Will Richardson

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RE: standards

September 19, 2014Will Richardson

So I got a bit off-topic in my last post about standards, and how I think we need more of them to make all the cool new gadgets function together - maybe not work nicely, but at least function.

So naturally, I’ve been thinking about what I’d like to see standardised.

1. Wireless file transfers

Airdrop is pretty cool, so is Samsung’s S beam. Both are limited to a handful of devices (S beam is actually based on the standard android beam, but is extended to tranfer faster over an ad-hoc wifi network)

Sending a file to someone shouldn’t be difficult, but at the moment you’re stuck with email, a physical drive or a cloud storage (relevant xkcd). Being able to share a file to any device without cables or 3rd party apps would be excellent.

At the moment the easiest way to transfer a file to my phone from my laptop is either Dropbox or a home server. Neither are particularly convenient - I think most android phones should have a ‘USB mode’ and can act like a pen drive, hovever my last two phones and tablet couldn’t do this (all Samsung - correlation?)

2. Cloud storage (& other web services)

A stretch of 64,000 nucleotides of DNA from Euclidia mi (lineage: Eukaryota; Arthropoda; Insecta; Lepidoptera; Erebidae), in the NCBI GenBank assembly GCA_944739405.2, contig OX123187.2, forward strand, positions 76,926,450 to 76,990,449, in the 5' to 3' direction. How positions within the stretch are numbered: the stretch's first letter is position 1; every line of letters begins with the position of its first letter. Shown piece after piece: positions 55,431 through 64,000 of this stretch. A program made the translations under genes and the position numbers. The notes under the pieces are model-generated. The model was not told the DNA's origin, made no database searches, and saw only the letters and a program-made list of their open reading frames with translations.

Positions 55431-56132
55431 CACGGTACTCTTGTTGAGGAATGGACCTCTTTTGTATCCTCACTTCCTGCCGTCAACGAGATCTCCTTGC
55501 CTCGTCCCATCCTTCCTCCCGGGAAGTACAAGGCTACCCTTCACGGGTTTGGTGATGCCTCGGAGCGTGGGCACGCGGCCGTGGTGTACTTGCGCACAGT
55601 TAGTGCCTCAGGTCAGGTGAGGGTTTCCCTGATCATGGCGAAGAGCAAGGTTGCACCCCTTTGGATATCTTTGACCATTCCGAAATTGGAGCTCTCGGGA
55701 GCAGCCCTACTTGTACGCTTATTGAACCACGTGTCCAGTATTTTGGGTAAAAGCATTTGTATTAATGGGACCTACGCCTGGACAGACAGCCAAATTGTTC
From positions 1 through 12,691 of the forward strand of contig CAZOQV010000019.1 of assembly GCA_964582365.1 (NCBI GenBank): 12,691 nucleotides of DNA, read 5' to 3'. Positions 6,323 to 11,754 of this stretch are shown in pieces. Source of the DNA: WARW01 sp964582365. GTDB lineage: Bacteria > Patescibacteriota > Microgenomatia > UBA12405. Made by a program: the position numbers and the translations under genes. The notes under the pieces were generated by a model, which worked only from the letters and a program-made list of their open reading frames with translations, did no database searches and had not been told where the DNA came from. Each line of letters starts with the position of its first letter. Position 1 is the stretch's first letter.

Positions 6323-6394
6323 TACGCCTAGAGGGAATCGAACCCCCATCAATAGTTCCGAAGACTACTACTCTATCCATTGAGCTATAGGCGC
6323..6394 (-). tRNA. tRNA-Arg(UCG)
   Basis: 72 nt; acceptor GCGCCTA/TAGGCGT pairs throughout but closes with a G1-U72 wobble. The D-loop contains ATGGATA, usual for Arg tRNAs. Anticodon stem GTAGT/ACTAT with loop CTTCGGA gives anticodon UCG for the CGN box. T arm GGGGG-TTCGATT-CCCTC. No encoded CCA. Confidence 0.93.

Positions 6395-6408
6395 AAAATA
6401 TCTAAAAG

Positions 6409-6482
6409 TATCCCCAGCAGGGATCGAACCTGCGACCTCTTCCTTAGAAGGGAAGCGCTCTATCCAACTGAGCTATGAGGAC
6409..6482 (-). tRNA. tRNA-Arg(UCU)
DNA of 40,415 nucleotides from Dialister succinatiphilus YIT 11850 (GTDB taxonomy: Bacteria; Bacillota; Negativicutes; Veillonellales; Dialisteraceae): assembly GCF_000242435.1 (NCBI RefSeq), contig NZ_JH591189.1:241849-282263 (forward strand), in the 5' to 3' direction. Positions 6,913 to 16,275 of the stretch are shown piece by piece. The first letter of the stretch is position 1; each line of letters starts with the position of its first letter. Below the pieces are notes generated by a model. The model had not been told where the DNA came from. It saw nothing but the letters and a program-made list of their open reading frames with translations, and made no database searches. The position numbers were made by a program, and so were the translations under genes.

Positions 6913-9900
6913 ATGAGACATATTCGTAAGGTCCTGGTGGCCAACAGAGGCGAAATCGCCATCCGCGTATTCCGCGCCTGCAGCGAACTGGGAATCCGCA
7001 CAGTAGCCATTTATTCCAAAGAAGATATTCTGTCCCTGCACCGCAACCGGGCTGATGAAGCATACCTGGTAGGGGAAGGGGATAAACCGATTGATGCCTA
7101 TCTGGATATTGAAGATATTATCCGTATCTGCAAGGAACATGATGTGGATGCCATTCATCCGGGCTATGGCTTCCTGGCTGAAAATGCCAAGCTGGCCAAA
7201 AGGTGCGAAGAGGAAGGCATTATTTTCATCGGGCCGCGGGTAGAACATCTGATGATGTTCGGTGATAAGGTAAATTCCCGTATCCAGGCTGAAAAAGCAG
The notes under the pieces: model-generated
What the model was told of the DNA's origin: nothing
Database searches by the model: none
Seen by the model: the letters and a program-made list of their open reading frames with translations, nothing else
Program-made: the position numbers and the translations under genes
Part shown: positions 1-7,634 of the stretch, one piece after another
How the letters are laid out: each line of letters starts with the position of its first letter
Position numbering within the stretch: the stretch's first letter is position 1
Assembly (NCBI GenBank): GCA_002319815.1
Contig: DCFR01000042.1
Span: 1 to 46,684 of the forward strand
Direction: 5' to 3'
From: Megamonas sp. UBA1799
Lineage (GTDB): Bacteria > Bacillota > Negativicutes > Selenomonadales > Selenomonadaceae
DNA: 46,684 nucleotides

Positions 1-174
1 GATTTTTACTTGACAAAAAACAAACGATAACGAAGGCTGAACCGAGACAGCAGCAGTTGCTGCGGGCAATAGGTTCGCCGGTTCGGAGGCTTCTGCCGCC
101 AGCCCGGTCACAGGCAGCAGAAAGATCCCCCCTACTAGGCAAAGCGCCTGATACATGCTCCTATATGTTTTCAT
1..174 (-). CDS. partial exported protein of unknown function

So, everything’s moving towards the cloud. You can pick up a Chromebook for a few hundred dollars and cast away ties to any local filesystems. However, your data has to be in Google’s servers. Hmm. Any app that you use either needs it’s own server or use Google’s.

I would be great if basic cloud save functionality was standardised, so that you could pick the service that data is stored in, decreasing the monopoly that Google will only get a tighter grip on when (not if) Chromebooks take off. This could mean that for some app, when you sign up you just say “put my data in ACME Cloud Storage, please!” and away it went, without the app developer having to hard-code interfaces for every cloud provider on earth.

This idea could be extended to social networks and other web apps, similarly to how android handles intents - if you have a network ‘installed’, you can share information to it from any other webapp. Again without the developer having to write tedious amounts of code.

3. Instant Messaging

Similar to #2 this would mean that different services would have at least some kind of common functionality - I don’t know.. like messaging people or something - and then each provider could have more awesome features on top, but at least you wouldn’t absolutely have to have multiple services just to talk to people. Imagine if email only worked between the same host? Gmail would be the only one left (I mean, who uses anything else?)


I don’t know quite how any of this would be implemented, but that’s another problem!


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